I just have concerns that up and down the country there may be techs who when faced with a result that is questionable won't know what the correct course of action is to do?
I agree.

Ian Wilde wrote
I have said book in front of me and am studying the flowchart.  The actions feel as though they are written for you if you can get an instant result of your "Rw" (results water analysis).  The flowchart makes perfect sense on paper.  In the real world I don't find it quite so straight forward.
The "white" book's flow chart is the best I've found.  I believe this diagram is referenced within the newly revised 23500-1:2019 standard.

Ian Wilde wrote
When an extraordinary disinfection is called into action that is only part of the solution/action - we still have to wait a week to get the result and my thoughts with the experiment where to see what the suggestion may be in regards to type of treatment available/allowable?
I think that performing the tests is a worthwhile exercise.  I've done them myself unintentionally with 2 separate poorly performing RO machines measuring before and after the ETRF and the after results were all of ultrapure quality.  Also remember that you can't test for sterile substitution fluid.

Overall it's a question of risk management.  I'd be expecting the clinicians to be correlating any patient symptoms.

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Re: Policy for high CFU/Endo count

Garry
In reply to this post by Ian Wilde
Hi Ian,

We had a similar experience a few years ago when one of our aging plants was consistently failing microbiology.  We did stop HDF treatments.  The view I took was that the quality of fluid required for infusing was based on the equipment being supplied with water meeting the BS13959 limits.  Fortunately we had introduced clean dialysate filters on all of our non HDF equipment.  During this time we introduced weekly sampling at the equipment sample points and all samples  returned <0.050eu/ml and 0 CFU/ml thus confirming water quality still met the standard for dialysis.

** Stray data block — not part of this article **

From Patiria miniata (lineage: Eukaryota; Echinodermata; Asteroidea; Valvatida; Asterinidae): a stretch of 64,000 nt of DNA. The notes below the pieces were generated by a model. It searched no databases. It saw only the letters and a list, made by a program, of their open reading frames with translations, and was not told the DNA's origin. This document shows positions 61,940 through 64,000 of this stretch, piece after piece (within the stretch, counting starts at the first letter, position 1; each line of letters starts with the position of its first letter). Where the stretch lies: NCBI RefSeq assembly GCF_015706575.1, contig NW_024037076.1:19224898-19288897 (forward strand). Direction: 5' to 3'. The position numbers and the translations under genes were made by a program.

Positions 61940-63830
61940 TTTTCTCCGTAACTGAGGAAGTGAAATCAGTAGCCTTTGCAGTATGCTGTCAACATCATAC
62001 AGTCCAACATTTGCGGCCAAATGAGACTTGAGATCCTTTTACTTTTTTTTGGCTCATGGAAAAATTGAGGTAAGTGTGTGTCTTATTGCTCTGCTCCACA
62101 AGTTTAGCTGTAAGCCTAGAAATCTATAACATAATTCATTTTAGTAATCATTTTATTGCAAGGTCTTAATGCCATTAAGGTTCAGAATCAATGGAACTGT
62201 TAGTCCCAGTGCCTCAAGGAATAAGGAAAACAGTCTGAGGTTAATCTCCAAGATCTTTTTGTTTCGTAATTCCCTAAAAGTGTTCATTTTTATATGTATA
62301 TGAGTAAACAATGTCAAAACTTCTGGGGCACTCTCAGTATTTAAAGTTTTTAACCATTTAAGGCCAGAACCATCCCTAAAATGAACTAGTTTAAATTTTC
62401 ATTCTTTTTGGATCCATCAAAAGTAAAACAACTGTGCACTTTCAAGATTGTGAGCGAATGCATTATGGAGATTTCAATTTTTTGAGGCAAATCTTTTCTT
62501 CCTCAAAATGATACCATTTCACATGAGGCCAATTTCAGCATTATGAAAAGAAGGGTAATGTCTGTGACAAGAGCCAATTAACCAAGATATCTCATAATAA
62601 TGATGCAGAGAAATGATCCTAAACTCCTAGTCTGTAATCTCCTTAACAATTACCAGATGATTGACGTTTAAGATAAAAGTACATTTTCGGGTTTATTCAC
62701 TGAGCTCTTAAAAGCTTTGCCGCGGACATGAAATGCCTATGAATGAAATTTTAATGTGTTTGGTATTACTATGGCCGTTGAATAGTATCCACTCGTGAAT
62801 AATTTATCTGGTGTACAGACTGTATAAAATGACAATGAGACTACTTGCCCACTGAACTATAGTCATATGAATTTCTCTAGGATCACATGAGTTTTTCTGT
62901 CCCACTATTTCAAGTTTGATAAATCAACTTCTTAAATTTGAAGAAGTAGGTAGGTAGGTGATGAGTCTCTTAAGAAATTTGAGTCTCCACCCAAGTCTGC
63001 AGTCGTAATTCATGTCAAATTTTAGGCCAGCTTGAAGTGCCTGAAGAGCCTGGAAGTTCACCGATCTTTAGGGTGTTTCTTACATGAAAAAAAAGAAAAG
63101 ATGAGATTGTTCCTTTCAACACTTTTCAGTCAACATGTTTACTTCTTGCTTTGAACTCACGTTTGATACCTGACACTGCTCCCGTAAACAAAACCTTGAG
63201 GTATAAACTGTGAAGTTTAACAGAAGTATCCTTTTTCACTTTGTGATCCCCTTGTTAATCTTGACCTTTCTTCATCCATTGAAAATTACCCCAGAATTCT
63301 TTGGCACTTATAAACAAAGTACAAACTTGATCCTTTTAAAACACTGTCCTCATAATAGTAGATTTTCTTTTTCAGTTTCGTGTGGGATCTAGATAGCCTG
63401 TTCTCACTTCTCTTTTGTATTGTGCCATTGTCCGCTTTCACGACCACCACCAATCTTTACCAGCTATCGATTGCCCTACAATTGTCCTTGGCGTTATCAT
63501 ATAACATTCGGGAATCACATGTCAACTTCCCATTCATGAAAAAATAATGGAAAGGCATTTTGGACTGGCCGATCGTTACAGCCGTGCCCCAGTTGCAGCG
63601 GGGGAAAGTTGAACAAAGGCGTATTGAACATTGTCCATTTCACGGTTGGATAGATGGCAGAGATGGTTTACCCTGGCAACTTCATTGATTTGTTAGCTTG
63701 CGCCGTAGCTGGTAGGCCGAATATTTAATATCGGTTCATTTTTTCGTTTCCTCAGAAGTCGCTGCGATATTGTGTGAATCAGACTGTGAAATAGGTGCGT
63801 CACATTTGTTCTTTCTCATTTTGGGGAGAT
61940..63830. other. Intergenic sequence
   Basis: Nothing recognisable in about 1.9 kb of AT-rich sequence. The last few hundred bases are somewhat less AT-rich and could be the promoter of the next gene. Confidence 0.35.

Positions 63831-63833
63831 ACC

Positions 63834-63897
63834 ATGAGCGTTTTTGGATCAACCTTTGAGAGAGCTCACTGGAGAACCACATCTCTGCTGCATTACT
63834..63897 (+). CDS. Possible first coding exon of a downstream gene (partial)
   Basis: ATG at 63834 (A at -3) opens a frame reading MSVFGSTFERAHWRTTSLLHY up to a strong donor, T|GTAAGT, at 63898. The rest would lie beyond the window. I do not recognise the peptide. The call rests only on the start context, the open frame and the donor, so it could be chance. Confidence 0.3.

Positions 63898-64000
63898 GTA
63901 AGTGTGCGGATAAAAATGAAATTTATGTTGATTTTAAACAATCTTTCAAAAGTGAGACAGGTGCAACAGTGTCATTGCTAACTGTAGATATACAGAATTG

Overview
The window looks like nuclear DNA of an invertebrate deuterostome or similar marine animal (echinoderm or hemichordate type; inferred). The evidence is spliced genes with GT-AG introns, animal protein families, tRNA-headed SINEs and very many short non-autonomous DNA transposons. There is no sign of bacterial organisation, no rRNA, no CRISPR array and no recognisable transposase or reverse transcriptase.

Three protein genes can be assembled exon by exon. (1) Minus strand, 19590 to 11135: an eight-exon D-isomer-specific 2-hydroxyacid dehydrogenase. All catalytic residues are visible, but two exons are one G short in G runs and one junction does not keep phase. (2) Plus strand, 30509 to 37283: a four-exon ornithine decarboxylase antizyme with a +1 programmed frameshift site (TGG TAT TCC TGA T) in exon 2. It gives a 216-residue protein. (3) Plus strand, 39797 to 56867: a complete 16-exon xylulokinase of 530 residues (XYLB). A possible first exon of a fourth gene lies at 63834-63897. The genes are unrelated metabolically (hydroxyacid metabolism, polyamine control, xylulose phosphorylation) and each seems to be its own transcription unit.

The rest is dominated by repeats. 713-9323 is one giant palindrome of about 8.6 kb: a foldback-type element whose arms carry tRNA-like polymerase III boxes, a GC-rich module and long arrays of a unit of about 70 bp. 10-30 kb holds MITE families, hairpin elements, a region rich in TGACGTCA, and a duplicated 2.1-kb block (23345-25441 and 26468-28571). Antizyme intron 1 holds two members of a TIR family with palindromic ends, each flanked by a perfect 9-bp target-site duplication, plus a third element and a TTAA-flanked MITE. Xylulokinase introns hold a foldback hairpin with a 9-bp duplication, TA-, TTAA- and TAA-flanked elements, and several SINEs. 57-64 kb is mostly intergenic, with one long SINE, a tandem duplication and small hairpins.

Another reason to stop is that the extremely low sensitivity levels required to confirm fluid is suitable for infusion makes it very difficult to provide assurance on the water quality in-house (or with a standard outside lab).  For this reason we stop HDF treatments once water quality is confirmed as exceeding limits.

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Re: Policy for high CFU/Endo count

Chris Pearson
I find it quite interesting that nobody ever used to worry about the huge amounts of backfiltration we used to get with high flux hollow fibre dialysers and low uf rates on standard machines with no endotoxin filters,can't remember anyone seeing and reporting febrile reactions then ?
www.healthtec.co.uk
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Re: Policy for high CFU/Endo count

Ian Wilde
Administrator
I saw a presentation once from a well known professor where he mentioned that the human gut is a ticking time bomb of endotoxin levels that are off the chart compared to what we are looking for in our water and dialysate.
Ian Wilde
Renal Tech
Manchester University NHS Foundation Trust
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Re: Policy for high CFU/Endo count

Chris Pearson
Won't a normal high flux polysulphone hollow fibre dialyser membrane just act as it's own endotoxin filter with no clinical issues short term until you get the water problem sorted ?
www.healthtec.co.uk
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Re: Policy for high CFU/Endo count

Ian Wilde
Administrator
I think the issue is Chris that with hdf the fluid is infused directly into the bloodstream although it will come through a filter first anyway.  I think the main question is simply how good are these filters? What levels can you put I to them and still get pure water out?
Ian Wilde
Renal Tech
Manchester University NHS Foundation Trust
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Re: Policy for high CFU/Endo count

Chris Pearson
Sorry Ian my reply wasn't very clear,I meant why it's OK to go back to normal HF PS dialysis even if the counts are too high for HDF.
www.healthtec.co.uk
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Re: Policy for high CFU/Endo count

mike.jones
Not much of a policy but having been through some high levels on portable RO's this is what I learnt.

Please correct me if I am wrong as I am no expert.

CFU's can be on the higher side 100+ and not give much in the way of adverse?

1000+ would suggests highly contaminated bio film membrane which then leads, depending on disinfection/pasteurisation, high Endo.